Previous experiences with crisis management can point where to start. By constantly identifying, prioritising, managing and responding to multiple risks companies can ensure their future. A solid risk management approach also helps companies safeguard the wellbeing of their people, clients and other stakeholders. It’s therefore key to have the right organisation, people and processes in place.

Usually a risk management life cycle consists of four stages: prevention, detection, response and mitigation. But this crisis forced companies to respond quickly, without hardly any time for prevention and detection. Yet, this crisis is still at an early stage. And it’s time to prepare for a long unpredictable journey. This includes thinking about the next phase: the gradual lifting of the confinement measures and the resumption of activities.

Here are six important steps to keep your business running at as high a capacity as possible:

1. Set up a crisis management task force

Managing a crisis requires governance and process management. For businesses to survive a crisis, they should always establish a crisis management task force first that directly reports to senior management.

The cross-functional team will have to focus on four core tasks:

  • Risk and response assessment
  • Monitoring, analysis and reporting
  • Crisis operation management
  • Communication

The task force can then function as a project management office (PMO) that will have to address workforce management and employee wellbeing, customer and brand protection, finance management, supply chain, and any legal and contract issues. There’s no one-size-fits-all approach. The crisis affects businesses differently and the focus per topic will vary for each company. Think about food retailers who had to deal with replenishment issues because of hoarding in comparison to fashion retailers that had to close their shops.

2. Identify current and emerging risks

In uncertain times a company faces multiple risks at the same time. It’s therefore important that, while you’re setting up a crisis management task force, you also initiate a first risk assessment. Make an inventory of all the current and potential risks. This will help to get a more realistic sense of what is happening and provide the task force with the fundamentals to manage the crisis.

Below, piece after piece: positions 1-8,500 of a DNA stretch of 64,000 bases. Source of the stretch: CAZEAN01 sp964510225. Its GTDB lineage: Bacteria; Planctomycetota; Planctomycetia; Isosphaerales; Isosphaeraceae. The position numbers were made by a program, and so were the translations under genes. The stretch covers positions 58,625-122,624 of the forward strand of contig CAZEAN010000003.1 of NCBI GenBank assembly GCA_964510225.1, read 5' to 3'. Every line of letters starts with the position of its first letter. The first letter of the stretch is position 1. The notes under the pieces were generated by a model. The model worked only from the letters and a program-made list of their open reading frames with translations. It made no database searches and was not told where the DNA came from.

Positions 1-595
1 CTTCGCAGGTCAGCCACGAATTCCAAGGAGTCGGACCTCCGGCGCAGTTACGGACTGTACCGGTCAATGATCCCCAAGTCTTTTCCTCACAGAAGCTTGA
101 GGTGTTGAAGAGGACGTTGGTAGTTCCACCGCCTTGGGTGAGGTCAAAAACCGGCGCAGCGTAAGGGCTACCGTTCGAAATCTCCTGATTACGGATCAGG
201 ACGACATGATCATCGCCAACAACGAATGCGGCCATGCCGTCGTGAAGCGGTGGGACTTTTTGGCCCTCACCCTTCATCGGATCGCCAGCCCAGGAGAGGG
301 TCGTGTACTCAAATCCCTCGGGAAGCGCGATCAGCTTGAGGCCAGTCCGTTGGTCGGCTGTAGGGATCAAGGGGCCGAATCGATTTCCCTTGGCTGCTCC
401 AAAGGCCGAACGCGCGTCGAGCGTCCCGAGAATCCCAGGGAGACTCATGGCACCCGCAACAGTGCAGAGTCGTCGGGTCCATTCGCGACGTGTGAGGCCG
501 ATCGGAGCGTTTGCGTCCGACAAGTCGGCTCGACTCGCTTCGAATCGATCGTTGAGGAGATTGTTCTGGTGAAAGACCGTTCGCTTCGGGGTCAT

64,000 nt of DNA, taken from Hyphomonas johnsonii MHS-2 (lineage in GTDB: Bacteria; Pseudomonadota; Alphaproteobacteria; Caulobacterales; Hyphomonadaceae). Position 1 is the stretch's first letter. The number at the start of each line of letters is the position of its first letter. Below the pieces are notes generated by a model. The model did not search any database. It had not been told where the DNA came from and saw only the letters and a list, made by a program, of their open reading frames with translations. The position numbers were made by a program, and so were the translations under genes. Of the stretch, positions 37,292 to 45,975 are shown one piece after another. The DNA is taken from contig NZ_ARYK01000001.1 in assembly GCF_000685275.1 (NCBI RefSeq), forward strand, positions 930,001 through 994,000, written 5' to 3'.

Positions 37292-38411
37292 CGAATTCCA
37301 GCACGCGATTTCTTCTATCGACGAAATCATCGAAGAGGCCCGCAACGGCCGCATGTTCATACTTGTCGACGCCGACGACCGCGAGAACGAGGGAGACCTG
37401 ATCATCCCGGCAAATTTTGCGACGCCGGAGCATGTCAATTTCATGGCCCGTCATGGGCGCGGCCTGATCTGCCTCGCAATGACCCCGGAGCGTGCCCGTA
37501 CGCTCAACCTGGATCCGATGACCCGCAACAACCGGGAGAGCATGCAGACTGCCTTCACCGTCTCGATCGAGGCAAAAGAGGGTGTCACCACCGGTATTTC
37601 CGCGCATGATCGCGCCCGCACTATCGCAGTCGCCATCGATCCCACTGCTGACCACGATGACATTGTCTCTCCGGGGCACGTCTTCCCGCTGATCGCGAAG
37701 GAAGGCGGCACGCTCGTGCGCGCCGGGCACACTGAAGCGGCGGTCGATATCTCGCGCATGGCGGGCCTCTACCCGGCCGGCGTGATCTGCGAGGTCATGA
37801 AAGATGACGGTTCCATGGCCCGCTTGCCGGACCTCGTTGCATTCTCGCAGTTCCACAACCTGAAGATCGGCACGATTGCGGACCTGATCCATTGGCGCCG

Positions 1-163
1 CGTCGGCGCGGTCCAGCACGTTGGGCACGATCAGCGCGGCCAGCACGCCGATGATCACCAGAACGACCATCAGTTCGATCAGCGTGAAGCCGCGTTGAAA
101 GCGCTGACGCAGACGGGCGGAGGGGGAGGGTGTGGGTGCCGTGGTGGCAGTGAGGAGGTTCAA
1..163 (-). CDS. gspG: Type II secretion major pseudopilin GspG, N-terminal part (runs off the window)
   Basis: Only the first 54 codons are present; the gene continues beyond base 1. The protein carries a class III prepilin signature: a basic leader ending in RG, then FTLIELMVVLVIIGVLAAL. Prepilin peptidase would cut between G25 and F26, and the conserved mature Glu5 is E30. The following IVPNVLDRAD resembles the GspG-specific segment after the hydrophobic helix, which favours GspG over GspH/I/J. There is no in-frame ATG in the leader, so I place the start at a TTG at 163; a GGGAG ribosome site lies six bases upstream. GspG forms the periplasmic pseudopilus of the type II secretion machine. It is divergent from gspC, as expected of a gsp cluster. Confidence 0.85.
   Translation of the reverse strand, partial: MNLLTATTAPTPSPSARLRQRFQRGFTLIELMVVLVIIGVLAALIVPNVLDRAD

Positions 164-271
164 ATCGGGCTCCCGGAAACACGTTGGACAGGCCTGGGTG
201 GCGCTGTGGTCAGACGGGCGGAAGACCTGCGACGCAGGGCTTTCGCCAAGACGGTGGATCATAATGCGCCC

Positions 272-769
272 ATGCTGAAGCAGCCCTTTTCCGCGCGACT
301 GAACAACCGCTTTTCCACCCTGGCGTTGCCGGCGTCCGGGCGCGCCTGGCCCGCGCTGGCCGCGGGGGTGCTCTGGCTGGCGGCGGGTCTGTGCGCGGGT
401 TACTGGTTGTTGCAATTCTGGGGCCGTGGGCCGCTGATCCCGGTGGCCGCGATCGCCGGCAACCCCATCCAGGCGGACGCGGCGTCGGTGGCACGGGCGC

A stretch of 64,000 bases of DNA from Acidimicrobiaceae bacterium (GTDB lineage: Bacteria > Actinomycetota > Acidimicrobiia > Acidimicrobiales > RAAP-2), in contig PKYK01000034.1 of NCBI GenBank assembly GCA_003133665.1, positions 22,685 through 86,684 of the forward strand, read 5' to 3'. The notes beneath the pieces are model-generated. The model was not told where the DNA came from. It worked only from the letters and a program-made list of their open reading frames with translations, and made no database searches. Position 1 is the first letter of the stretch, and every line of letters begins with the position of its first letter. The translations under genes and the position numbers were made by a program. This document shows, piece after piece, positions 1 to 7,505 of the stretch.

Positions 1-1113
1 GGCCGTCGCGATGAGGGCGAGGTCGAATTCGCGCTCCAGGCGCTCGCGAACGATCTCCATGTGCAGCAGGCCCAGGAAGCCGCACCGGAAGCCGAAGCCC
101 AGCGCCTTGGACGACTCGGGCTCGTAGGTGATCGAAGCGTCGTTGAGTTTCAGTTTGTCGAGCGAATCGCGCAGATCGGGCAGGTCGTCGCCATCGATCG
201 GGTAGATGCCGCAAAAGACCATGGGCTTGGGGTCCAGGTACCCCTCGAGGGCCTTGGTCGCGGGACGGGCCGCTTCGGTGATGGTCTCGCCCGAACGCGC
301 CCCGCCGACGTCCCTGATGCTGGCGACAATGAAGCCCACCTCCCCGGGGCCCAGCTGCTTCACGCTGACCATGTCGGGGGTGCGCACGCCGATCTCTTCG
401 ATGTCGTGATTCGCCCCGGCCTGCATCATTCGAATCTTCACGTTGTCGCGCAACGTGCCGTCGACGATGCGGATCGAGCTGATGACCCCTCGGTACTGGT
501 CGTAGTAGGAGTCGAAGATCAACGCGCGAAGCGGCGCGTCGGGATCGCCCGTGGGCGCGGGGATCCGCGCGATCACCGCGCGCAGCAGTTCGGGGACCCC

Risk identification focuses on four categories that cover a wide range of business risks:

  • People: What risks exist to the safety of people, clients and other stakeholders? What could negatively impact employee engagement and motivation?
  • Financial business aspects: Will customers continue to buy and pay? What are the liquidity risks?
  • Supply and operations: Have you defined your supply chain and production risks? How are operational processes impacted?
  • Demand and commercial activities: How will demand disruption and shocks impact you? How have customer interactions changed?

3. Prioritise risks based on impact and likelihood

The next step is to evaluate and prioritise risks based on impact and likelihood. Risks that are very likely to happen and have a big impact need to be tackled first. Next come high-impact risks that are less likely to occur, followed by low-impact risks that will certainly happen. Low-impact risks that probably will never happen, get the least priority.

During a crisis people have a tendency to get overwhelmed and leap into action without consideration. Prioritising your risks will help to clear up the fog and stay focussed.

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4. Deciding on risk mitigation and the right course of action

Each type of risk requires a specific approach. Which responses are possible?

  • Reduce the likelihood  of the risk ever happening (risk prevention). This is the best course of action. For example, communicate extensively about an ample and continuous supply of basic products.
  • Reduce the impact  of the risk that will happen (preventive action), like building up stocks.
  • Prepare to cope with the impact , like optimising distribution of available products over different locations.
  • Develop a recovery plan  to repair the damage and ensure you are up and running as soon as possible. For example, organise a promotion for products that were previously out of stock.
  • Adjust for long term consequences,  if either the crisis persists or prepare for the next one. Learn and make changes for the future. For example, review your planning and forecasting process.

When faced with the mammoth proportions of this crisis, companies tend to fold back on their own organisation. Also look outside your organisation for support. Federal, regional and local governments, as well as industry organisations are setting up programmes. But also banks and even your clients and suppliers can help. Everyone is in the same boat. And if there’s one thing this crisis has shown us, is that anything is possible if people move away from the well-trodden path. Just think about supermarkets joining forces to deliver groceries to healthcare workers.

5. Plan, monitor, act, evaluate – Repeat

These are extremely volatile times. What is true today, may be radically different tomorrow. This means the risks and your responses keep changing too. Your first risk and response assessment is just the beginning. You’ll need structure and processes for the long-term management of the crisis. For each prioritised risk you will need to plan, monitor, act accordingly and evaluate as the situation keeps evolving. You basically need to set up an overall risk management programme with separate workstreams and dedicated teams per type of risk. That’s where your risk management task force comes in.